Against The Grain

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Chapter 24

“Congratulations, battle! You went out there.” I replied to Private Chapman.

She smiled joyfully. Her smile was so bright.

“Thanx.” She replied.

“You did an excellent job! I am so proud of you!” I told her.

Both Butler and Kennis were near us.

“Yeah! Good job, Chapman!” Private Butler replied.

Private Kennis sat there without words. She peered up at us and then back down at her sandwich. Just then Private Clinton spoke up to Kennis from where she sat next to Private Blackstone.

“Why you didn’t fight? Scared?” Private Clinton asked Kennis.

“Well, next time you should carry yo’ punk a$$ out there and fight.” Clinton jeered.

Kennis instantly turned flush.

“I don’t have to take no crap off of you, Clinton! I didn’t see you out there.” She remarked.

“You gone take crap off of me ’cause you a coward!” Private Clinton proclaimed.

Blackstone sat next to Clinton, smiling mischievously at Kennis.

“You know, I was so scared at first. But I knew if I didn’t go out there I gonna be in trouble.” Private Chapman interjected.

“Chapman, you did it because you’re strong.” I encouraged.

“Oh battle, you’re so sweet.” She said, reaching out to give me a hug.

We hugged each other and Blackstone rolled her eyes. Clinton slightly turned and proceeded to talk with Blackstone.

“I hated them.” Clinton whispered, while shaking her head from left to right.

Back at our perimeter, the drill sergeants ordered us to pull guard in the foxhole. I thought that would be great because that meant I would get to some rest. I slept for only an hour in the foxhole before I woke up to see what everybody else was doing. Majority of people were talking as if we were on personal time still. I spotted my assigned battle buddy in the foxhole and Butler sat next to her, keeping her company.

Since my so-called battle buddy was in her foxhole, not very far from me, there was no need for me to be in mine too. Others weren’t in their foxhole. I spotted Mendez and Blackstone socializing at Clinton’s. I also saw some of the males standing up laughing and joking. I got out of my hole and headed over toward the porter potties. I hated being in the field on the rag.

Private Green’s boots stuck out of his hooch. They lie flat on the ground. Therefore, I knew he was lying down on his sleeping bag as I passed the opening of his hooch. I peeked over inside the hooch to my right, which was diagonal from Green’s hooch. As I walked by I spotted two wannabes.

At first, I couldn’t make out who the girl was from the back of her head. She appeared straddled over someone’s body on the sleeping bag. Her back appeared tilted forward as if she were praying. I crept up on them, slowly. Her messy blond hair soon gave her away. It was Kennis. Once she pulled away, she lifted her hand to touch him and she moved her big head. Finally, it dawned on me that it was Kennis and Curitan. Perfect! I thought. They’re both stupid.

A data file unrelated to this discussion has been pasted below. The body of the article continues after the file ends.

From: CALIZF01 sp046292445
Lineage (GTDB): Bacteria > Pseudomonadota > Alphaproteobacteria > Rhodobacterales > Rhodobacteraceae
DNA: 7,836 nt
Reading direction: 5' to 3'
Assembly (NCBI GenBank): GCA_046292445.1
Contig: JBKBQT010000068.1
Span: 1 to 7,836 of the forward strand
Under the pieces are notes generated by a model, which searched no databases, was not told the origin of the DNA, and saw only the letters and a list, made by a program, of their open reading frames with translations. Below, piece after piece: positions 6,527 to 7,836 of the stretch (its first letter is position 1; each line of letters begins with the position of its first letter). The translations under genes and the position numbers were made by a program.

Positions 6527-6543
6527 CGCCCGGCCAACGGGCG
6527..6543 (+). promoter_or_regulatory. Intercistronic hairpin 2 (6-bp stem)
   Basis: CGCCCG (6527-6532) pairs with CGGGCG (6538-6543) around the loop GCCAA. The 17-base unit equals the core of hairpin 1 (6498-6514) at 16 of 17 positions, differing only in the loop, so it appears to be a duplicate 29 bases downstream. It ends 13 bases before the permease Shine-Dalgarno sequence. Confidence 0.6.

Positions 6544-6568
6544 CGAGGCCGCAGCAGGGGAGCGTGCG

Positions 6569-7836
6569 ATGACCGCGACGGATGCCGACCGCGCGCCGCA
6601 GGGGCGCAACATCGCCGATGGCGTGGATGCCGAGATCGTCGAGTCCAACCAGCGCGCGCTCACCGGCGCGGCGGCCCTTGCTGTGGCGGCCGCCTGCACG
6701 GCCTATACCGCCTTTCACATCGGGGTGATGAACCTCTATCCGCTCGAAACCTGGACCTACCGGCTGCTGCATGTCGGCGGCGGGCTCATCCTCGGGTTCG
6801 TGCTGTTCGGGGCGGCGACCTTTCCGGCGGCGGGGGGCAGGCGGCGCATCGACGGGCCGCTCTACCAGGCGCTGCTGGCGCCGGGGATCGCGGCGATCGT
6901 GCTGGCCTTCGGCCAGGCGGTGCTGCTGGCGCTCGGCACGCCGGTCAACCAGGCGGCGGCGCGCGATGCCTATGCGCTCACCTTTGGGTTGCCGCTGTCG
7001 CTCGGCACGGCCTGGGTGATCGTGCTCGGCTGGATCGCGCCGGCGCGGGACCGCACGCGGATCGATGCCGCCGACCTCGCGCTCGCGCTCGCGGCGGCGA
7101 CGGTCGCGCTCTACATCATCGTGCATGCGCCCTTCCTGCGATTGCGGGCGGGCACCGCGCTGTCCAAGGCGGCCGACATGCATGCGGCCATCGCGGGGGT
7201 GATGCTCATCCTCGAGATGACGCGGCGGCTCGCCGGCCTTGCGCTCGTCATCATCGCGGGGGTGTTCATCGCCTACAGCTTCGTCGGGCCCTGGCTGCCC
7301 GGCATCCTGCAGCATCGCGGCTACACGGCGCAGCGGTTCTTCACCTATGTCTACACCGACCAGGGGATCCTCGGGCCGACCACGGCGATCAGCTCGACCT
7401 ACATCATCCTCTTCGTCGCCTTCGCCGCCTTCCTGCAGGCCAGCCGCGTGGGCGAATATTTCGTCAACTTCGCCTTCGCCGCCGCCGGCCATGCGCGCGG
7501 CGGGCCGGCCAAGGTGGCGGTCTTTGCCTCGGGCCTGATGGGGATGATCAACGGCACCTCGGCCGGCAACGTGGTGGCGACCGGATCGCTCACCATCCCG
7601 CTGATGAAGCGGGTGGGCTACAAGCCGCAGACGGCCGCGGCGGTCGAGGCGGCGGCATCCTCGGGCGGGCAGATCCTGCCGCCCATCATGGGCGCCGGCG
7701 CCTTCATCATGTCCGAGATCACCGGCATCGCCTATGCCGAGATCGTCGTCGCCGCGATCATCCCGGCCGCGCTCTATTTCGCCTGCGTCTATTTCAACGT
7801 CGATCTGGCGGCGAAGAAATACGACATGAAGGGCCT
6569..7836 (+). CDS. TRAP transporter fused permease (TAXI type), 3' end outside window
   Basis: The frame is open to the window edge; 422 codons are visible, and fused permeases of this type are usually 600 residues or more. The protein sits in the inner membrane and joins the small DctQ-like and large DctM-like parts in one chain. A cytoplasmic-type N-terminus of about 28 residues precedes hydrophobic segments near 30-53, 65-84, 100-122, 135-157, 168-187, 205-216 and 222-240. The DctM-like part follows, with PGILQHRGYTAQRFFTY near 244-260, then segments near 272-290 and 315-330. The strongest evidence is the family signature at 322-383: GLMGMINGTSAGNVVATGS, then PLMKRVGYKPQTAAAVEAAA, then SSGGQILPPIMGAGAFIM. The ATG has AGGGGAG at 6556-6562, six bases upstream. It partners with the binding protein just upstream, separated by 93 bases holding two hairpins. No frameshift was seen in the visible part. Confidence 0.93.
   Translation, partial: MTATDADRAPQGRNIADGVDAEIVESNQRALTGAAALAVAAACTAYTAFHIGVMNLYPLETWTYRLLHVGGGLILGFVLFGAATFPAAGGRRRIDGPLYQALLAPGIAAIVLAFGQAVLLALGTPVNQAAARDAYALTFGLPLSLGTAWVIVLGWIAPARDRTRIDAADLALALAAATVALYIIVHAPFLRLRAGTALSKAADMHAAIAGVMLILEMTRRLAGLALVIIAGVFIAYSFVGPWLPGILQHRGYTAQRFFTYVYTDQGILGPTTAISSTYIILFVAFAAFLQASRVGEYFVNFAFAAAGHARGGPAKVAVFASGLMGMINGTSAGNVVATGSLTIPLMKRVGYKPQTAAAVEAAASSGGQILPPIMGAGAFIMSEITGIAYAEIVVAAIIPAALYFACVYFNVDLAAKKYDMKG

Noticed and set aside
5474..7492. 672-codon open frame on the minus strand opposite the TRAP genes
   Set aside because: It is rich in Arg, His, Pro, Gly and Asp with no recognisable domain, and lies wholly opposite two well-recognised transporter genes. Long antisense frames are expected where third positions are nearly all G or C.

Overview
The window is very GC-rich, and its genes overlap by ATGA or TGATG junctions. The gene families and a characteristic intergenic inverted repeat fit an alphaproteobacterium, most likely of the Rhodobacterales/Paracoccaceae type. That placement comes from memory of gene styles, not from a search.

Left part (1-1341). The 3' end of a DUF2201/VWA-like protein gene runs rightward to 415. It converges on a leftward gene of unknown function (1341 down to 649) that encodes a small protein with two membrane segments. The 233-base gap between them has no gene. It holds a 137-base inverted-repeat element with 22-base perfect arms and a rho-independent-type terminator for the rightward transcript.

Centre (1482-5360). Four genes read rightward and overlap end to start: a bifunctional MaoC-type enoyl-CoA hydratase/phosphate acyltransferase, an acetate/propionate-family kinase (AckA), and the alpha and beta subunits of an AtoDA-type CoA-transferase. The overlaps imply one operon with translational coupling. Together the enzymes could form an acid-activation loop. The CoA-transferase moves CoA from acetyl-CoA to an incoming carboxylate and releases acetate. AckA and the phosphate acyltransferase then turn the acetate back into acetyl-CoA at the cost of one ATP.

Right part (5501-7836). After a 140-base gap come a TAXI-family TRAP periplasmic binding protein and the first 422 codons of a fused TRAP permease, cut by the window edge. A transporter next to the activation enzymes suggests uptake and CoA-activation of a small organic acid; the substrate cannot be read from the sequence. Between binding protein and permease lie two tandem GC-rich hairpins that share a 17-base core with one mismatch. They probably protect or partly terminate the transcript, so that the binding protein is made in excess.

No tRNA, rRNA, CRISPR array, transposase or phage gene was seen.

The minute I stepped foot into the porter potty, the horrid smell of idol waste invaded my nose. The flies flew around my face while the blue toxic fluid attempted to overpower the smell of the leftovers in the toilet. I took down my BDU pants and began to look at the porter potty walls as the writing illustrated the attitudes of the wannabes at boot camp.

‘Three more days and a wake up’ one blog of graffiti read. The number three was drawn larger than the words in black sharpie marker. An eye with long lashes appeared at the top loop of the number. I looked over at some more graffiti that read, if black is beautiful than I just s#!% ted out a masterpiece.

I then looked down and realized how much urine was on the floor as I stood in front of the toilet replacing my maxi pad. I discarded the plastic into the toilet, pulled up my pants and carried on out of there.

Our platoon had finished more obstacles courses and more CPR training in the field than we ever did at the barracks. I felt proud of my aching body for carrying itself through all the challenges so far. I was also proud of my mind for giving me motivation through all of the rainy weather and discouragement from everywhere. I was glad that I hadn’t been back to the hospital and to top it all off, Chapman informed me that we’d have a fun training at dark. She said there would be night live fire. I wasn’t sure what it was. However, I was intrigued.

I kept hearing wannabes talking about night live fire, getting excited. Everyone spoke about it as if it were more exciting than throwing a live hand grenade. Live fire from any object wasn’t that interesting to me, I just needed to graduate out of here and survive in the American economy.

“My brother said the flame is orange and it could blow up a moving vehicle.” Private Green replied.

“Cooool, I can’t wait. This is so cool! We get to fire infrared missiles!” I overheard someone say as we stood in formation.

They exchanged high fives and smiled with excitement.